Solitary shade of grey
If older women are given TV and film roles at all, any eroticisation of their aged bodies is still deemed taboo.
DIANE Keaton recalled her mother’s advice – “don’t grow old” – as useless, however pertinent for Keaton’s chosen career as an actress. It’s a truism that interesting roles for older actresses are hard to come by.
While signs of physical aging are routinely played down in leading male actors who regularly take roles as still vigorous and desirable characters (whether heroes or villains), the opposite applies to older actresses – if they are allowed to appear on screen at all.
Are things changing? It was Keaton herself who seemed to herald a shift when she played in the popular 2003 film about love in later life, Something’s Gotta Give. At the time she expressed astonishment at being offered the role of a romantic heroine, at 58, despite being partnered by Jack Nicholson, already a decade older.
Yet, in Hollywood, the films that portray older women as desirable remain sparse, with Meryl Streep one of the precious few still allowed to play a romantic lead. Meanwhile, when not excluded, one of the notable ways that older actresses make it onto the screen is by playing a character with dementia: Judi Dench in Iris (2001), Julie Christie in Away From Her (2006), Streep in The Iron Lady (2011) and Emmanuelle Riva in Amour (2012). LOVE stories have been told and re-told so many times and have taken so many forms it would seem unlikely that there are any new ways to approach the subject.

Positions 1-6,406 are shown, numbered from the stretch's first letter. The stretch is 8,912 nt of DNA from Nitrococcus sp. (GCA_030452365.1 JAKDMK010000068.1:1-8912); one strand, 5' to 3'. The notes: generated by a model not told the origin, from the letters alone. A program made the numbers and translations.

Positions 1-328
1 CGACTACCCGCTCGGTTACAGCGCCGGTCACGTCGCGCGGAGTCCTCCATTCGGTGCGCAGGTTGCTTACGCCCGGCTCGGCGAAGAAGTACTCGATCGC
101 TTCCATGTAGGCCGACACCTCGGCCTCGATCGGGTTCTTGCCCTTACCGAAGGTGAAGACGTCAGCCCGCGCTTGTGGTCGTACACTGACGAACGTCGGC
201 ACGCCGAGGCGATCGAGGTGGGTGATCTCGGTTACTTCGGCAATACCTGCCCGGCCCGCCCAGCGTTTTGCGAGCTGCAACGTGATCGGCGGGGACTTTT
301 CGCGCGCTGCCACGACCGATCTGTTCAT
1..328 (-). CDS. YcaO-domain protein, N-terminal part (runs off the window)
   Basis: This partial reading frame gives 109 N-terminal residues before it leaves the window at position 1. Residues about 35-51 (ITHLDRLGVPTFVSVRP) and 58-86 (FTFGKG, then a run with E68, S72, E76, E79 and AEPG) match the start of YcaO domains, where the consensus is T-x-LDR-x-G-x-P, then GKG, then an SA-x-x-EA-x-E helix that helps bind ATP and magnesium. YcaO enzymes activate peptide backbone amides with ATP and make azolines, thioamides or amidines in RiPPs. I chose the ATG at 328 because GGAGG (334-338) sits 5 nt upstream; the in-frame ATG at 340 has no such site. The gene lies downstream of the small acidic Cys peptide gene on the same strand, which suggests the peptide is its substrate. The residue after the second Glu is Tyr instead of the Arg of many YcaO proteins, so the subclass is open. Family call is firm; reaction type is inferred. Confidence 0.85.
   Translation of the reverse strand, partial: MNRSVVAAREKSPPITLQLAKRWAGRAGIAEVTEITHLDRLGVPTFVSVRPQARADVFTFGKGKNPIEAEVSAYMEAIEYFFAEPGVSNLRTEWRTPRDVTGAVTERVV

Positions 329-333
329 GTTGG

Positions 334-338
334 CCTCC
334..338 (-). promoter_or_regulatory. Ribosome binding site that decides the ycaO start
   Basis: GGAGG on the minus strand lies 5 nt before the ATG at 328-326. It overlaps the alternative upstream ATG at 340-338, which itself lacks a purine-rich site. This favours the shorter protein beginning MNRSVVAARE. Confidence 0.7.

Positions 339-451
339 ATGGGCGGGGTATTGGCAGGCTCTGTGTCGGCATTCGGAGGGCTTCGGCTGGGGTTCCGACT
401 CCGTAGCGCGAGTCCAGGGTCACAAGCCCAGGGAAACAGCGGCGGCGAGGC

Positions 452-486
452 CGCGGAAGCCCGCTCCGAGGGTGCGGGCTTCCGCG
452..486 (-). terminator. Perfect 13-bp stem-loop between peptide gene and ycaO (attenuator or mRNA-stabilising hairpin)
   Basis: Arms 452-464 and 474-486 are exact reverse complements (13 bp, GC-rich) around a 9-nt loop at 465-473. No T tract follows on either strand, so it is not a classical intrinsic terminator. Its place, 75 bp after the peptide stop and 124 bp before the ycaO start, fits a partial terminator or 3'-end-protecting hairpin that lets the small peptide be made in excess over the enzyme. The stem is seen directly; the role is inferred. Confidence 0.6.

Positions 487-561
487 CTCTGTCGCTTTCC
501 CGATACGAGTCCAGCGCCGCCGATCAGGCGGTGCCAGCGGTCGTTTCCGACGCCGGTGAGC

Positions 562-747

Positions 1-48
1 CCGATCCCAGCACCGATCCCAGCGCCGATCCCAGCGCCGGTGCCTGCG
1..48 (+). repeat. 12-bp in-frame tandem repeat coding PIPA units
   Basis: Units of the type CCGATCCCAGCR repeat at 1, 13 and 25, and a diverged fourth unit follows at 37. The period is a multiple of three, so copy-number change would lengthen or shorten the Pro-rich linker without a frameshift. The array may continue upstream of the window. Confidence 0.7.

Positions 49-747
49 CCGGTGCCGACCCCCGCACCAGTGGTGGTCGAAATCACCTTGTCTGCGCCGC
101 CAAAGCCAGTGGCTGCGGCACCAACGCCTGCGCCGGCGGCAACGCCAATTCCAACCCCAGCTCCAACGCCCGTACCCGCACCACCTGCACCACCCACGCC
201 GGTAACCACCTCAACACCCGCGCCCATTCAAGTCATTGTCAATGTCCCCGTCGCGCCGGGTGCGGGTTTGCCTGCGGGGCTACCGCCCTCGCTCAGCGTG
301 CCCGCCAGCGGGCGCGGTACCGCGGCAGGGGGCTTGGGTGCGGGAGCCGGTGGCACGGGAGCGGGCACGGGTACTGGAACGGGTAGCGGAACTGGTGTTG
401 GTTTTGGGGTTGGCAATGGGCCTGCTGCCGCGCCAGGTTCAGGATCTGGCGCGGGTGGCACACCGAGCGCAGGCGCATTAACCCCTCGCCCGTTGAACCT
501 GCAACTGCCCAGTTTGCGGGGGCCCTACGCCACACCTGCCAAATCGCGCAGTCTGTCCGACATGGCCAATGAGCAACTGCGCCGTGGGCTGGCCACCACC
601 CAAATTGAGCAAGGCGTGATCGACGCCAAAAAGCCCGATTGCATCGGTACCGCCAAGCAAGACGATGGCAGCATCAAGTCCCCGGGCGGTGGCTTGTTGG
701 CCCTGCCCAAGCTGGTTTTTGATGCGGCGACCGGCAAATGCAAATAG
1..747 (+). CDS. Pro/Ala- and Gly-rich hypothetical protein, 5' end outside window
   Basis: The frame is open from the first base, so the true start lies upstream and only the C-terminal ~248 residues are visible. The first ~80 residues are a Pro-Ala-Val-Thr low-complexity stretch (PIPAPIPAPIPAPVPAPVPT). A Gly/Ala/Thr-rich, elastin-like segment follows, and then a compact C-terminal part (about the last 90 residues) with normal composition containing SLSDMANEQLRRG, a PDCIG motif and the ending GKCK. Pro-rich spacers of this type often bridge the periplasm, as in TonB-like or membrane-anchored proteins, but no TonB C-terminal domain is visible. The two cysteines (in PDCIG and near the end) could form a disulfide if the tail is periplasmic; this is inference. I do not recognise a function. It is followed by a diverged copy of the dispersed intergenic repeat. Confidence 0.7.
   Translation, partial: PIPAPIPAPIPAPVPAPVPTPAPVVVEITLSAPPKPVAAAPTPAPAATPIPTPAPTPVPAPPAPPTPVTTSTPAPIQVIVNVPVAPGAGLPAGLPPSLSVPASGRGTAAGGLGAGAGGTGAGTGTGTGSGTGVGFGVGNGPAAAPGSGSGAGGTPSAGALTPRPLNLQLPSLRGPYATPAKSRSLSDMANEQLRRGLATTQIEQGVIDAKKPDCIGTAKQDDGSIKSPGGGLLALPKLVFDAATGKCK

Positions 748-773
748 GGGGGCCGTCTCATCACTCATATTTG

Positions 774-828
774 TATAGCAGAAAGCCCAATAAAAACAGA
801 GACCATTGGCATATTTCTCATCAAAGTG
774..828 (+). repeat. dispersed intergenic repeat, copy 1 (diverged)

Yet director Tan Seng Kiat’s loveinspired short film, 32°C Fall In Love, beat out 71 other submissions in the BMW Shorties 2013 short film competition to take home the grand prize as well as a production grant worth RM75,000.
Billed as a romantic comedy, the 14-minute short film – which also nabbed Best Director, Best Editing and Best Screenplay – begins with a crook clad in a mask and raincoat robbing a store.
The storekeeper and security guard, portrayed by Emily Chen and Koe Shern respectively, are captured and bound together but as they plot their escape, the two start to fall in love. The actors’ performances also earned them Best Actor and Best Actress at the Shorties.
Tan, 27, believes “inspiration” – the theme for this year’s competition – can be derived from love.
He added: “Sometimes, love can also come from the most bizarre and ridiculous of circumstances and because many may not happen in reality, I wanted my love story to also be integrated with comedic elements.”
The film graduate revealed
However, if cinema remains grim and forbidding territory for older actresses, television is finally starting to offer them more. To be sure, the majority of shows remain youth obsessed, and older women – with The Golden Girls a striking exception – remain perceived as beyond playfulness and sexual passion.
Still, with a third of the British population over 50, and 10 million over 65 – and half of them women – the media has had to give a little. Now along comes the second series that he chose the setting for the story after reading one of Haruki Murakami’s works.
“It was a story about two men in ski masks who, in the midst of robbing a convenience store, bumped into an unexpected yet amusing situation. I really liked the concept of the story, and so I adapted it to my short film.”
32°C Fall In Love – which took a full month to complete with an estimated production cost of RM5,000 – is Tan’s first submission of the BBC’s Last Tango In Halifax, with its portrait of the late-life romance of two septuagenarians, Celia and Alan. The channel is planning something similar for next year with Grey Mates, involving a friendship network of pensioners, starring Alison Steadman, Stephanie Beacham and Russ Abbot – all in their mid-60s.
Noting the success of Last Tango, I have been pondering what it tells us about attitudes to bodies, old and young. Celia and Alan may be in the to the competition.
“I definitely did not (expect to win). Initially, we were just aiming to have our short film nominated for the supporting categories ... What we truly expected was to gain some experience in joining the BMW Shorties this year,” he shared.